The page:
OAKLAND — Despite restrictions forced by the COVID-19 pandemic, organizers and volunteers came together Thursday to make the annual Messalonskee High School Thanksgiving dinner another success.

Beginning at 11 a.m., people in cars lined up outside the high school to receive hot meals that included roasted turkey, stuffing, mashed potatoes, vegetables and dessert.

Bill Mushero of Oakland, who was among those in line, said he and his wife typically have their meals at home, so this year’s restrictions did not bother him.

“We usually take them home anyway, so it hasn’t changed my thoughts very much,” Mushero said. “But it is what it is, and we need to try and get beyond this. I have my mask ready if I need to go inside, too.”

Mushero said he planned to make a donation to help with the cost of the dinner.

“We appreciate them preparing the meals for us, but we don’t look for free gifts,” Mushero said. “I think it’s a great thing. And I’m not sure who finances it, but I want to help.”

As Mushero and many others waited for meals, another line of cars loaded up meals to make home deliveries.

“Ever since I got my driver’s license, we’ve been volunteering,” said Derek Bard, who was accompanied by his wife, Sheri, son Nolan, friends Gary and Zoey Hickey and their children Maddux, Kennedi and Lily.

“I love meeting new people. It’s one of my favorite things about this, so I’m kind of sad,” Gary Hickey said. “But I’m glad that we can at least deliver meals for them. We got the whole crew here to help.”

Quinn Charles, 10, carries a tray of pies Wednesday while preparing for the annual Messalonskee Community Dinner in Oakland. Charles was volunteering to help with the dinner with brother, Tucker, 18, far left, sister, Journey, 16, left, and mother, Joy, far right. Rich Abrahamson/Morning Sentinel Buy this Photo

On average, the dinner serves about 1,500 meals that are free to attendees.

Volunteers cooked 60 turkeys and baked more than 300 pies in the days leading up the dinner, according to Mike Perkins, chairman of the Oakland Town Council and longtime organizer for the dinner.

“I think after all these years we have a pretty good system,” Perkins said Wednesday.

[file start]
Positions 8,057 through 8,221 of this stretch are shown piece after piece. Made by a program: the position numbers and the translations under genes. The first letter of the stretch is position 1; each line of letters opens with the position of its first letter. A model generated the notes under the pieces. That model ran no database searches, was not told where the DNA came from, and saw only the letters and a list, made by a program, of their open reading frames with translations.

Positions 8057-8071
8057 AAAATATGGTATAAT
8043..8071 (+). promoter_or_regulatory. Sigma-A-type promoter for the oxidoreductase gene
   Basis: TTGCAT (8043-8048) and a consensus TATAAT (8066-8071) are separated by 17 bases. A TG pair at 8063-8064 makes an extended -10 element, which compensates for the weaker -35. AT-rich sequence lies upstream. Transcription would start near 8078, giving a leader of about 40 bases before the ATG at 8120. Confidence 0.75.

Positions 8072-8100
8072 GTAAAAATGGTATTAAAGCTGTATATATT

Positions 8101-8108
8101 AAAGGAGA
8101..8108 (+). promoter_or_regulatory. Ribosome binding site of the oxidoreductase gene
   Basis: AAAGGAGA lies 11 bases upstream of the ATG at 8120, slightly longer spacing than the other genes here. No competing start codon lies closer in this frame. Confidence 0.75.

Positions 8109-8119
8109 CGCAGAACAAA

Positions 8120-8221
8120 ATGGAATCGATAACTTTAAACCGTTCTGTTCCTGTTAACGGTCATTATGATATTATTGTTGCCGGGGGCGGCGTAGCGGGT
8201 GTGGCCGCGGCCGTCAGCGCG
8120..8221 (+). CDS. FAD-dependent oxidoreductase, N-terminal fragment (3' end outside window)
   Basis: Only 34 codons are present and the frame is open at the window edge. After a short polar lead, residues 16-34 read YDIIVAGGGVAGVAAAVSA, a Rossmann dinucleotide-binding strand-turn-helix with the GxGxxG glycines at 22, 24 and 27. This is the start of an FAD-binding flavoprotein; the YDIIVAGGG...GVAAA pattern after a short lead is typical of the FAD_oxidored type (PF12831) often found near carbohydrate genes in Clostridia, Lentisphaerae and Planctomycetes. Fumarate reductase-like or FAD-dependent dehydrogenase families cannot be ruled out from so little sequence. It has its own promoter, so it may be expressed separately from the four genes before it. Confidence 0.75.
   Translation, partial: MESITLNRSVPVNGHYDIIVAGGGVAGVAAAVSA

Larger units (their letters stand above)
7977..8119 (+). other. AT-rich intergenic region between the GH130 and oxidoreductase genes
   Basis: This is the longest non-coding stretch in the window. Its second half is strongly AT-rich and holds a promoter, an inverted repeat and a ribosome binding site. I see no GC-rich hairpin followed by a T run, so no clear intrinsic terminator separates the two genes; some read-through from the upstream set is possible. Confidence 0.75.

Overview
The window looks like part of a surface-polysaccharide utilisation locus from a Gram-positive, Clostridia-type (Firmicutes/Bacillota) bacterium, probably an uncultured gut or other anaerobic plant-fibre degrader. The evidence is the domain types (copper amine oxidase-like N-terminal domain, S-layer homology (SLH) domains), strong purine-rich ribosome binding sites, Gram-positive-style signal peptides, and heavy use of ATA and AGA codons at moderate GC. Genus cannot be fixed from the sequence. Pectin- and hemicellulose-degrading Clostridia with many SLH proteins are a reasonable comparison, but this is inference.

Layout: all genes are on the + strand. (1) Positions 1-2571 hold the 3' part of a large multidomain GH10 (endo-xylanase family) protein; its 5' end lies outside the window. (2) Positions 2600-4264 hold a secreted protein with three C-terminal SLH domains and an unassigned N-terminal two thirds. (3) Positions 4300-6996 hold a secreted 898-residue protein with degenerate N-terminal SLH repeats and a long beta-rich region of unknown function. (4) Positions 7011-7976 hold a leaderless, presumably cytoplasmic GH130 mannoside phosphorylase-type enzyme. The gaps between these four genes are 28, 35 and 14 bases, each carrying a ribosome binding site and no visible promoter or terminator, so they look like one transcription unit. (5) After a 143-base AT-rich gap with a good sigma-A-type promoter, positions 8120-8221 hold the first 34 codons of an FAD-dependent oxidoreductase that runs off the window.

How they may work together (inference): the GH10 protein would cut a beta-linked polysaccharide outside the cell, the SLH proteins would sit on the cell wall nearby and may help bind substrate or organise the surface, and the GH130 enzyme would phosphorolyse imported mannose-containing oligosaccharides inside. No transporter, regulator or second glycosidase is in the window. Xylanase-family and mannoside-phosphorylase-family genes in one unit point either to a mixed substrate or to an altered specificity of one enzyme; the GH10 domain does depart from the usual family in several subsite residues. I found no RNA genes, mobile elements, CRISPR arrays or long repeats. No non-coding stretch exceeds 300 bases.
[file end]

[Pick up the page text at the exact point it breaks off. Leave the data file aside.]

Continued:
Thursday’s event also marked the first community dinner since the passing of one of its founders Edward “Bud” King, who died in September at the age of 97.

King and his family founded the dinner in 1990, along with friend Mike Marston.

“We’ll miss interacting with the people in here, but under the circumstances, we still have a need out there and we still want to serve that need,” Marston said. “It’s just a great community and family effort.”  

Organizers honored King by playing taps on the trumpet and offering a moment of silence.

King’s daughter, Dru Aslam, was at Thursday’s event.

“We’re very grateful that this could happen today,” Aslam said. “We were concerned first with COVID and then the weather forecast, but we’re happy that this could happen.”

Aslam said her father would be happy to know the dinner was carrying on even after his passing.

“Dad would be thrilled that this is continuing,” Aslam said. “It’s just crazy that he passed at the end of September and this is the first meal without him, during the middle of COVID.”

Organizers also placed one meal on a table in the cafeteria in King’s honor.

Tucker Charles, 18, left, his brother, Quinn, 10, and mother, Joy, prepare pies Wednesday for the annual Messalonskee Community Dinner in Oakland. Rich Abrahamson/Morning Sentinel Buy this Photo

Volunteers spent eight hours preparing the meals Wednesday under the watchful eye of Jessica Garten, who has overseen the kitchen operation for the past 15 years.

“It’s tough. What’s hard for me is that I can only have 15 people in the kitchen,” Garten said Wednesday. “And those 15 people have to be here start to finish.

“I can’t have people coming and going. That is my biggest challenge this year. It’s been hard to find people to stay from six in the morning until two in the afternoon.”

The long hours did not bother Joy Charles and her three children Journey, Tucker and Quinn.

The family has been volunteering at the dinner for more than seven years and did not let the COVID-19 restrictions stop them from coming back.

“We just love volunteering and giving back to the community,” Joy said. “It’s really hard because this was not only about getting a meal, it was about the social aspect for a lot of people.

“It was so nice for them to come out and see each other, and a lot of them have been stuck home with the COVID restrictions. We’re just hoping this reaches all of those people in their homes.”

Perkins also said he will miss socializing with the community during this year’s dinner.

“It feels very different. Part of it is just about the warmth that’s generated through this event,” Perkins said. “Under the masks, we can’t see people’s smiles and I’ve had people come in here for years now that say the only reason why they come here is because they can’t afford a dinner all by themselves. They get to come in and eat with other people, which is great.

“It’s the warmth, it’s the handshake, it’s the people you don’t see but once a year. I miss that. But it is what it is, and we’ll be ready for next year.”

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